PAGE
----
COVID-19: We are operating business as normal and stand ready to assist with your verification needs.

Safer, Better Business in China

Opinions, knowledge and resources from China Checkup's expert contributors

China Foreign Trade

China Foreign Trade, Customs Registration & Export License

by Matt Slater 27 May 2014

The requirements and vocabulary regarding China foreign trade documentation can be more than a little confusing. This is because in many cases Chinese companies exporting products require three different types of documentation – Foreign Trade Registration, China Customs Registration and an Export License – and unfortunately many people mix these terms up or use them interchangeably.

Simply put, a Chinese organisation must have China foreign trade registration in order to directly engage in foreign trade. This registration lasts several years and is one document. Then, if they want to do customs declaration by themselves instead of customs brokers, they are required to obtain customs registration. For certain categories of goods, each import / export consignment also requires an individual import / export license.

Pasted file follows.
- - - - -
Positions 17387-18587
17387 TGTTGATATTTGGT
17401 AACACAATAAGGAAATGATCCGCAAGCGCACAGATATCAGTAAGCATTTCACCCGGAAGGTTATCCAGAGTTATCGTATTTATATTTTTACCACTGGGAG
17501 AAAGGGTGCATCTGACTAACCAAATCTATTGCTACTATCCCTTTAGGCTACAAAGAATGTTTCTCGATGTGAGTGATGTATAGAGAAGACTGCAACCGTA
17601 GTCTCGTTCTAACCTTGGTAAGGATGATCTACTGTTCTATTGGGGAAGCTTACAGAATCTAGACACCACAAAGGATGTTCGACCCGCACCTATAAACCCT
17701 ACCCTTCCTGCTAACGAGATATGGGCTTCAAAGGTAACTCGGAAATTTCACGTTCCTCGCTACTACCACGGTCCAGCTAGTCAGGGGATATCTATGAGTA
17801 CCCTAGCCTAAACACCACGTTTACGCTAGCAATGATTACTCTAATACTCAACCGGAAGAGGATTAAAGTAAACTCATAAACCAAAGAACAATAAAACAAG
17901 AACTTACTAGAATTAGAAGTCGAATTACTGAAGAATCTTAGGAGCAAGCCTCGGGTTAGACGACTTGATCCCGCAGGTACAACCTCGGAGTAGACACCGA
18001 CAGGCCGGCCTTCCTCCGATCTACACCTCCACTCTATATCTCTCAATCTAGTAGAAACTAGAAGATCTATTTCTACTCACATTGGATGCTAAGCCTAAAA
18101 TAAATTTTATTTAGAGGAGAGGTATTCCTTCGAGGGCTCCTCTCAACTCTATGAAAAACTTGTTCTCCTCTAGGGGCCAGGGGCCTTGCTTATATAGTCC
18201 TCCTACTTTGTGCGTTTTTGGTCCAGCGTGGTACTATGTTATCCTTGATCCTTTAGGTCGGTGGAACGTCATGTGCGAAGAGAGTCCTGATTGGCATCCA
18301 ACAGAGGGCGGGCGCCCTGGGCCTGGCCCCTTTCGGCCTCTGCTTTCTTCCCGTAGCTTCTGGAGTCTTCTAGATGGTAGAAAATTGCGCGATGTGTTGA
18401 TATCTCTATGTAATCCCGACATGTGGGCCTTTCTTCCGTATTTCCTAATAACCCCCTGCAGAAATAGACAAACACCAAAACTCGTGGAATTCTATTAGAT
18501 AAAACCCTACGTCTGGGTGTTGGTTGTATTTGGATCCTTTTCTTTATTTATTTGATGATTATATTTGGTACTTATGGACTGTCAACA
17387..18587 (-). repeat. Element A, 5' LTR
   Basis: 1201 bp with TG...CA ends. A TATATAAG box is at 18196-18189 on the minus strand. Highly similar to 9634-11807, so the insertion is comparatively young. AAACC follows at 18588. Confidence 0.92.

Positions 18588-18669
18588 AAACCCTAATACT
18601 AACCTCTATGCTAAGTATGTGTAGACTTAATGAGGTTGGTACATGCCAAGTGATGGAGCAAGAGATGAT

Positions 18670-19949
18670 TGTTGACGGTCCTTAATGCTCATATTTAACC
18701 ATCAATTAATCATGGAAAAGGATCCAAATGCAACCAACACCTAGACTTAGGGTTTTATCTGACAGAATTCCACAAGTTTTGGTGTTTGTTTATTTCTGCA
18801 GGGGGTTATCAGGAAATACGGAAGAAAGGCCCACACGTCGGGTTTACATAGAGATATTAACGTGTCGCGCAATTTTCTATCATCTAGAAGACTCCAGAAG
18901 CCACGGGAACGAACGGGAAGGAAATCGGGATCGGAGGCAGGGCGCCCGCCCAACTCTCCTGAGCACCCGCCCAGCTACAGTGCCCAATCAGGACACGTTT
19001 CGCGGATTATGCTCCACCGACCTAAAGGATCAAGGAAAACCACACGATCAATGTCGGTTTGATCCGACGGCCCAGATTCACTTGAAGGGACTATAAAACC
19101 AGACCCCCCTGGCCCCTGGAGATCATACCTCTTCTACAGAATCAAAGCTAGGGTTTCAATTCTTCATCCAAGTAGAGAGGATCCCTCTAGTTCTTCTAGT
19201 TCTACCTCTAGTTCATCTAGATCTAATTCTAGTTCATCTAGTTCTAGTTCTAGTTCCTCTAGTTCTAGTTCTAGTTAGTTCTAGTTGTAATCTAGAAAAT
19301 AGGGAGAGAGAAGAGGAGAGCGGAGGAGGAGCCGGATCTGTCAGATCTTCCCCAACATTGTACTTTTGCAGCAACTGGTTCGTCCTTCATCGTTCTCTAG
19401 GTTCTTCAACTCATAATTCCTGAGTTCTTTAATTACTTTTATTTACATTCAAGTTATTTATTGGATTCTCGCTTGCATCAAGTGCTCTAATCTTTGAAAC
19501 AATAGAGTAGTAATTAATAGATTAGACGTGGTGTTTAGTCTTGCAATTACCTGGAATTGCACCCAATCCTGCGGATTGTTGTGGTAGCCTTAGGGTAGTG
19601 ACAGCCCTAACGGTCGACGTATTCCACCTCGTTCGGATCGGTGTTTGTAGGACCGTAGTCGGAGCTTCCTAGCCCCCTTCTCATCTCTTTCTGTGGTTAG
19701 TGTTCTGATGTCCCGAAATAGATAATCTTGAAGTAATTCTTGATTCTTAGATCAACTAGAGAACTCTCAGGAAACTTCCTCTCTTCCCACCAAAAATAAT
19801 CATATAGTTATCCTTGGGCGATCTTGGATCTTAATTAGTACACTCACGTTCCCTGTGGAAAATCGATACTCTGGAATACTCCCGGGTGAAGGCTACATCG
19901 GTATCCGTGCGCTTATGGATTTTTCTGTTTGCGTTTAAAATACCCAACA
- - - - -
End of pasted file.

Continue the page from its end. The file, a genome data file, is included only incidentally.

China Foreign Trade Registration

The first step a Chinese company needs to go through is to get registered for foreign trade. Here's the introduction of a China Foreign Trade Registration Certificate. This is done through the Ministry of Commerce (MOFCOM) and is required for all China foreign trade operations regardless of product category.

To get the MOFCOM registration, the Chinese company has to simultaneously obtain or demonstrate various registrations and approvals from customs, inspections, quarantine, foreign exchange and tax authorities. They have a thirty day time-frame to complete this in.

Holding China foreign trade registration status also requires that the company has a valid, registered business licence. If they lose their business license or fail to renew it, their foreign trade status is automatically revoked as well.


Verify a Chinese Certificate?

China Foreign Trade Registration Certificate